Understanding Hackers to Protect Your Website
When we hear the word ‘hacker’ the first thing that comes in mind is someone who attacks a computer security system with malicious or criminal intent. However, in its pure form, a hacker is more than just a cyber-criminal.
The hacking concept first appeared in computer culture in the 60s at the Massachusetts Institute of Technology. Back then, it was a common opinion at MIT that there were two types of students, ‘tools’ and ‘hackers.’
‘Tools’ were students who religiously attended classes, hung out at the library at break time, and got straight As. ‘Hackers,’ on the other hand, were seldom present at lessons. They slept all day, and spent their evenings having fun instead of studying.
Originally, being a ‘hacker’ had nothing to do with computers. But, to be a successful hacker, you had to meet particular standards, just as ‘tools’ had to meet certain grades. So, real hackers couldn’t just sit around all night; they must engage in a pastime with devotion and talent. It could be anything from science fiction fandom to railway models. Or it could be computers. And, indeed, at a time when computers were the exceptions instead of the norm, hackers found them a most interesting to play with. Even by 1986, when computers were already becoming more mainstream, MIT students still used the word “hacker” to refer not to computer hackers but to building hackers –people who explored roofs and tunnels, knowing they’re not supposed to.
Therefore, based on its origin, a computer hacker is someone who is a computer programming expert and can get computers to do anything.
Computer hackers have specialities. For instance, someone who knows all about the best algorithm for any problem is an ‘algorithm hacker.’ A person who is an expert in designing and maintaining operating systems is a system hacker. And a person who is an expert at cracking password is a ‘password hacker.’
There are two major types of hackers, black hat hackers and white hat hackers. As you may have already guessed, black hat hackers carry out malicious or destructive computer attacks. They are the ones who make the headlines, and generally who people refer to when they use the word ‘hacker.’ White hat hackers have the same skills and use the same form of attacks as black hat hackers, but their intention is to defend, not destroy or disrupt. Their aim is to discover computer vulnerabilities so they can be fixed. White hat hackers are also known as security analysts.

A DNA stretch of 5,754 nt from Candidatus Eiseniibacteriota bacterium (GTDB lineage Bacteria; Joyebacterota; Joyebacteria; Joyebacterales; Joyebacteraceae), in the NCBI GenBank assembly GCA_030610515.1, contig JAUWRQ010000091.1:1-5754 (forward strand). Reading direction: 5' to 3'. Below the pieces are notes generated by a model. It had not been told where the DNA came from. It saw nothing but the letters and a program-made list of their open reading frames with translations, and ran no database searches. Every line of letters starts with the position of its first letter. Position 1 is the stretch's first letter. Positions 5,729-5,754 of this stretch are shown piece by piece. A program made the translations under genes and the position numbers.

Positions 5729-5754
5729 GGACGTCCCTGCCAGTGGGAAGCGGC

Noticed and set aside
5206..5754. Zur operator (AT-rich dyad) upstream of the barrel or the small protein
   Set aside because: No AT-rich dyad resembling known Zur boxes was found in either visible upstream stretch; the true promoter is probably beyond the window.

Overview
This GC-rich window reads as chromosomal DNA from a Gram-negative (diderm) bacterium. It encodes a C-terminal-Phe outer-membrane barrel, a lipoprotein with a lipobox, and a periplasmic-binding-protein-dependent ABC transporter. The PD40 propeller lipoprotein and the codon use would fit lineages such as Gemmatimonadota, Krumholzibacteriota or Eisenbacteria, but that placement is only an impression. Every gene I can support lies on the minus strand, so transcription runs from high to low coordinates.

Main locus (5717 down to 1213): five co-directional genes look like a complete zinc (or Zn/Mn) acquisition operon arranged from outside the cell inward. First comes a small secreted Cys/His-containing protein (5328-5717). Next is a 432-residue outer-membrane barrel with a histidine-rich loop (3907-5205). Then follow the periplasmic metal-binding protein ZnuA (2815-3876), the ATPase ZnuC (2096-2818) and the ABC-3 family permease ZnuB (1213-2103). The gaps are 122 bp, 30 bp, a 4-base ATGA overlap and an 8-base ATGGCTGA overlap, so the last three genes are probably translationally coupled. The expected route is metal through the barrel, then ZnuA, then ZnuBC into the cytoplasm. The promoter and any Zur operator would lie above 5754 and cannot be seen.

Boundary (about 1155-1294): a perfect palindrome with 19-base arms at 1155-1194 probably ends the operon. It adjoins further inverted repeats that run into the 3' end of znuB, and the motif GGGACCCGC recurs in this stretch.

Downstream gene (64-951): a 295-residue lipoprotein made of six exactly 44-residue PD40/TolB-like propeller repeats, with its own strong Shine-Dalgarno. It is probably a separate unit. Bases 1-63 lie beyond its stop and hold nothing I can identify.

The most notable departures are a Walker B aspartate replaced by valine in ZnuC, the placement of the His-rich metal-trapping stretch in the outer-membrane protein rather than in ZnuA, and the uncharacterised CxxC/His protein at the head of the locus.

Hackers can access your website by:
- Attacking your operating system – when hackers want to attack an operating system, they first scan it for vulnerabilities in its design, installation or configuration. Possible vulnerabilities they are looking for are buffer overflow, OS bugs and unpatched flaw.
- Exploiting any system misconfiguration –developers, system administrators and database administrators often have to make changes to a web application. This leads to holes in the security structure of the application, which allows hacker to break into the system.
- Exploiting the hole in an application – as the Internet is made up of ever changing application, errors and vulnerabilities are fairly common that hackers can use to gain illegal entry to web servers.
- Exploiting vulnerabilities in default codes – many web developers use off-the-shelf libraries and codes to make development quicker and inexpensive. However, if they don’t customize the default codes and configurations, hackers can exploit their vulnerabilities.
How to hack-proof your website
Once a hacker gains access to your website, he can have complete control of it. He can reconfigure it. He can steal sensitive data stored in your site. He can monitor activities and intercept information. He can divert visitors to other websites. Or he can use your site to launch attacks to other sites and networks.
Keeping your website hack-proof requires vigilance as well as active defensive exercises.
Keep software up-to-date – savvy developers constantly update their software to fix vulnerabilities. By having the latest version software, you ensure that you get the newest security updates and patches.
Clean up your back-end – remove all unnecessary or obsolete features or plugins, as they can have vulnerabilities that hackers can use to attack your site. Also change the usernames and passwords for all default accounts. As an example, on WordPress, username defaults to ‘admin’ and most hackers try this username first as it’s common knowledge that many people don’t bother changing default user names.
Restrict access levels – only allow access to administrative tools to staff who needs to carry out the job. For instance, a number of people may be allowed to make changes on the content of the site, but only one person has access to the admin directory.
Limit login attempts – hackers using brute force method will try to enter random passwords until they get the right combinations. By limiting login attempt, hackers will be locked out if they fail to login after a few attempts.
Conduct a regular penetration testing – also known as pen testing, this practice test your web application for weaknesses that attackers can exploit. A pen test can be automated using a software application, or done manually. If, as an organization, you don’t have the capability to do a pen test, you can bring in third-party companies to audit your web application.
Even if your business isn’t heavily dependent on your website, you must still consider your website security a serious issue. Hacking can and do have far reaching effect in organizations, both big and small.